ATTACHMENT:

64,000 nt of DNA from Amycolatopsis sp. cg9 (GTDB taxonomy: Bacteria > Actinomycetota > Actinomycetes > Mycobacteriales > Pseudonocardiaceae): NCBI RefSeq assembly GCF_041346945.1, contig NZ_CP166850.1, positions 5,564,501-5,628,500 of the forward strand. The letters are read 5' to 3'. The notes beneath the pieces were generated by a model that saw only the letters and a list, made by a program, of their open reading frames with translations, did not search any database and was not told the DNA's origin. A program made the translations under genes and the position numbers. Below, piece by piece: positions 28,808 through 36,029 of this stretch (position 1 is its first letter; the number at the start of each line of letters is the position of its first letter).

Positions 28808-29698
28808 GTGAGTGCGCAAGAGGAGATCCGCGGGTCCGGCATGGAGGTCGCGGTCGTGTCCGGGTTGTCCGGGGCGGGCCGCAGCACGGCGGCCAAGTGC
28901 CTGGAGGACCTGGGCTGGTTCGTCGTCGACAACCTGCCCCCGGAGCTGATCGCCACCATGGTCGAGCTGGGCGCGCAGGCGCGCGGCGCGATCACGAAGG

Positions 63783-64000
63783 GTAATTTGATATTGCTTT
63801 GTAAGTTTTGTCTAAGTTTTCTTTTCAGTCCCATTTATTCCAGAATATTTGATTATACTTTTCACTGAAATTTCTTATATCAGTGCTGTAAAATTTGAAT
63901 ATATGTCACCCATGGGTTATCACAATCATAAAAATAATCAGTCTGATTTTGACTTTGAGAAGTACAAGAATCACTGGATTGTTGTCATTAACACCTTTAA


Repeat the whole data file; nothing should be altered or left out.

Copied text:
64,000 nt of DNA from Amycolatopsis sp. cg9 (GTDB taxonomy: Bacteria > Actinomycetota > Actinomycetes > Mycobacteriales > Pseudonocardiaceae): NCBI RefSeq assembly GCF_041346945.1, contig NZ_CP166850.1, positions 5,564,501-5,628,500 of the forward strand. The letters are read 5' to 3'. The notes beneath the pieces were generated by a model that saw only the letters and a list, made by a program, of their open reading frames with translations, did not search any database and was not told the DNA's origin. A program made the translations under genes and the position numbers. Below, piece by piece: positions 28,808 through 36,029 of this stretch (position 1 is its first letter; the number at the start of each line of letters is the position of its first letter).

Positions 28808-29698
28808 GTGAGTGCGCAAGAGGAGATCCGCGGGTCCGGCATGGAGGTCGCGGTCGTGTCCGGGTTGTCCGGGGCGGGCCGCAGCACGGCGGCCAAGTGC
28901 CTGGAGGACCTGGGCTGGTTCGTCGTCGACAACCTGCCCCCGGAGCTGATCGCCACCATGGTCGAGCTGGGCGCGCAGGCGCGCGGCGCGATCACGAAGG

Positions 63783-64000
63783 GTAATTTGATATTGCTTT
63801 GTAAGTTTTGTCTAAGTTTTCTTTTCAGTCCCATTTATTCCAGAATATTTGATTATACTTTTCACTGAAATTTCTTATATCAGTGCTGTAAAATTTGAAT
63901 ATATGTCACCCATGGGTTATCACAATCATAAAAATAATCAGTCTGATTTTGACTTTGAGAAGTACAAGAATCACTGGATTGTTGTCATTAACACCTTTAA